1}).pack()
puts var.value
Tk.mainloop

$ /usr/local/bin/ruby -v
ruby 1.8.4 (2006-04-06) [i686-linux]
$ /usr/local/bin/ruby var-test2.rb
1
$


#5

Oh sorry I meant to say that it returns 1. If I click the button 29
times,
the label shows 30, but the value that was puts’ed is still 1.

2006/4/12, Hidetoshi NAGAI removed_email_address@domain.invalid:


#6

From: “Jeppe J.” removed_email_address@domain.invalid
Subject: Re: Q about tk buttons
Date: Thu, 13 Apr 2006 01:31:03 +0900
Message-ID: removed_email_address@domain.invalid

Oh sorry I meant to say that it returns 1. If I click the button 29 times,
the label shows 30, but the value that was puts’ed is still 1.

Because, callbacks are called in the event loop (Tk.mainloop).
If you need some help and tell me what you want,
I may be able to help you.


#7

Thanks. I want to write a Ruby/Tk version of my first program ever (at
that
time I wrote in Delphi). It’s basically a program that takes a random
number
between 0-20 and tells the user to guess it by writing the guess in an
entry
and then press the button.

require “tk”
#methods
def guess
if (guess.value == right_guess.value)
status.value = “Correct!”
else
number_of_guess.numeric += 1
status.value = “Sorry, no luck”
end
end
#variables
right_guess = TkVariable.new(rand(21))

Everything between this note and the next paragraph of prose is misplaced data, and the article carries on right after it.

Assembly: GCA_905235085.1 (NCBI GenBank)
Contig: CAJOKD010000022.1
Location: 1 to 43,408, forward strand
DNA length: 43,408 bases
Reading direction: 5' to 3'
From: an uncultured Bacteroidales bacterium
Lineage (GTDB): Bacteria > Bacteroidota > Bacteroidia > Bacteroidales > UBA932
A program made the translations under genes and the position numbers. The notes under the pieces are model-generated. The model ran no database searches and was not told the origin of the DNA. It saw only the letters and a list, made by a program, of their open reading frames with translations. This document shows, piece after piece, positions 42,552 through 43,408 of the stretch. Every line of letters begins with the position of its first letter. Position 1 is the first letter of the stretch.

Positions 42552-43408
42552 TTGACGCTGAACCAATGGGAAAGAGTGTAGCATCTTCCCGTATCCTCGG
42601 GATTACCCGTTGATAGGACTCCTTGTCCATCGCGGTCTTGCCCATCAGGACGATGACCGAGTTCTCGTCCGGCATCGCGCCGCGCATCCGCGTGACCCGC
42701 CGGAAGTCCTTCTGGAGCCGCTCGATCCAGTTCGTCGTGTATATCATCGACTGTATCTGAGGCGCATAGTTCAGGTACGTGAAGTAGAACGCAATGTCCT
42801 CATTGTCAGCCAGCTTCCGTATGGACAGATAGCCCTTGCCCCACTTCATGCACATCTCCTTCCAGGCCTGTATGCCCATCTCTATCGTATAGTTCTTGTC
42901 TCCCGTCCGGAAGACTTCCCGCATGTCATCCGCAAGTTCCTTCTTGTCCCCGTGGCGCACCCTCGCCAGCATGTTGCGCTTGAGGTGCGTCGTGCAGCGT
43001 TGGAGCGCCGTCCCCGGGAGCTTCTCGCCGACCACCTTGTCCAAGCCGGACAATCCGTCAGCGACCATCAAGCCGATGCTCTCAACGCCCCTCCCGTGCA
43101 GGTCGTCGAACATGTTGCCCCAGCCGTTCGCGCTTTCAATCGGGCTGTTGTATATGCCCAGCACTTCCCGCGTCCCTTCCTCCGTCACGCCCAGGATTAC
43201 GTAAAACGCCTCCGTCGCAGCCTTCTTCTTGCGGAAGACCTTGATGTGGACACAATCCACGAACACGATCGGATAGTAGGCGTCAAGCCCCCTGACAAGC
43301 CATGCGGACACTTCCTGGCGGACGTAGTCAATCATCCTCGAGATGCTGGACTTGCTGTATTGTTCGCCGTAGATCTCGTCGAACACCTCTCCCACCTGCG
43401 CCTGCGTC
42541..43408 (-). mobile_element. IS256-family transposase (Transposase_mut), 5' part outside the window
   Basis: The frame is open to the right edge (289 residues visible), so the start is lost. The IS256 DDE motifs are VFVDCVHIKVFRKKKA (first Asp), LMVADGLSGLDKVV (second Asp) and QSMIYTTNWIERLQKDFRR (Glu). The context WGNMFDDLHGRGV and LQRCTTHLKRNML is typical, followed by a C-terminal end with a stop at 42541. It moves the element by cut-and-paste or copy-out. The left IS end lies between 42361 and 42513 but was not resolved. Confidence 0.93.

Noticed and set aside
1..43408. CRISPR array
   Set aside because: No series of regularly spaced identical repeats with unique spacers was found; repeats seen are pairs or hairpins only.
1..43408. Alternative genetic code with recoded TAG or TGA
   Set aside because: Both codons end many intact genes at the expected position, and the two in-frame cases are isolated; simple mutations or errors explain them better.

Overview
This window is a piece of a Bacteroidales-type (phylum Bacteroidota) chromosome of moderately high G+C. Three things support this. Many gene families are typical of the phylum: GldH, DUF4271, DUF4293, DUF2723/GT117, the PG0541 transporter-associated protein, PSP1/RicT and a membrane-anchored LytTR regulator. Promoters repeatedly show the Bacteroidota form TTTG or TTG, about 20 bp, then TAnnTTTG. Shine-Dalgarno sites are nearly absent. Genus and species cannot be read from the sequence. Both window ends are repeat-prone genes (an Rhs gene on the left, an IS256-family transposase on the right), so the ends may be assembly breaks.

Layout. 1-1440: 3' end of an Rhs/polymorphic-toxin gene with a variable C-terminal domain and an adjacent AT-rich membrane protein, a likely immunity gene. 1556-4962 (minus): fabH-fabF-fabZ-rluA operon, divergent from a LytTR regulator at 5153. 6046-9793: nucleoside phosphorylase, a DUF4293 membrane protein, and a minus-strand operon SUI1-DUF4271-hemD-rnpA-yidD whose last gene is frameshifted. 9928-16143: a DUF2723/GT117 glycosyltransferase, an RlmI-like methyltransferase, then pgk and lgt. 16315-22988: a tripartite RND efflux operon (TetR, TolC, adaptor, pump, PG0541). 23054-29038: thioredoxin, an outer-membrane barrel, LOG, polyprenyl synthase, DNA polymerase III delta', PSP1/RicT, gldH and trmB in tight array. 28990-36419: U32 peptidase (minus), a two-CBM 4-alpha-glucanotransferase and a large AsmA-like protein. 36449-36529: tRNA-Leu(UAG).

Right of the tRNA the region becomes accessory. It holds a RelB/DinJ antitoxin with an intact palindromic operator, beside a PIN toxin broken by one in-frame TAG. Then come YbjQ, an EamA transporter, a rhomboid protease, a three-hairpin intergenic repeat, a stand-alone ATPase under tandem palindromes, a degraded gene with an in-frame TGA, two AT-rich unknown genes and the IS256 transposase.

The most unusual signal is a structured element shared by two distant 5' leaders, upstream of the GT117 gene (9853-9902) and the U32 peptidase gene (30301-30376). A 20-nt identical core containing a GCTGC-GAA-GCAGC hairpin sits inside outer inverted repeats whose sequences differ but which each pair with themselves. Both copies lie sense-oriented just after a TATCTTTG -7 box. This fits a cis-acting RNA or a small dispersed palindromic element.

number_of_guess = TkVariable.new(0)
guess = TkVariable.new()
status = TkVariable.new(“Entry your guess and press the button”)
#windows
root = TkRoot.new(:title=>“Number guess”)
#labels
lbl_guess =
TkLabel.new(:textvariable=>number_of_guess).pack(:side=>“top”,
:pady=>10)
lbl_status = TkLabel.new(:textvariable=>status).pack(:side=>“bottom”,
:pady=>10)
#entries
entry = TkEntry.new(:textvariable=>guess).pack(:side=>“top”, :pady=>10)
#buttons
button = TkButton.new(:text=>“Guess”,
:command=>proc{guess}).pack(:side=>“top”, :pady=>10)
root = Tk.mainloop

I think the only problem with my code now is that my button won’t run my
method guess. But I don’t know why right now, because it seems to me
that
the methods from the Pigbox example in the pickaxe are run this way. I’m
probably missing something.

2006/4/13, Hidetoshi NAGAI removed_email_address@domain.invalid:


#8

Hmmm… There are some problems.

From: “Jeppe J.” removed_email_address@domain.invalid
Subject: Re: Q about tk buttons
Date: Thu, 13 Apr 2006 22:33:18 +0900
Message-ID:
removed_email_address@domain.invalid

require “tk”
#methods
def guess
if (guess.value == right_guess.value)
status.value = “Correct!”
else
number_of_guess.numeric += 1
status.value = “Sorry, no luck”
end
end

Probably, you’ll want to refer local variables on main.
But those variables are out of scope in the method.
If arguments bothers you, you can use a Proc object instead of a method.

Next, please see here.

def guess
^^^^^
guess = TkVariable.new()
^^^^^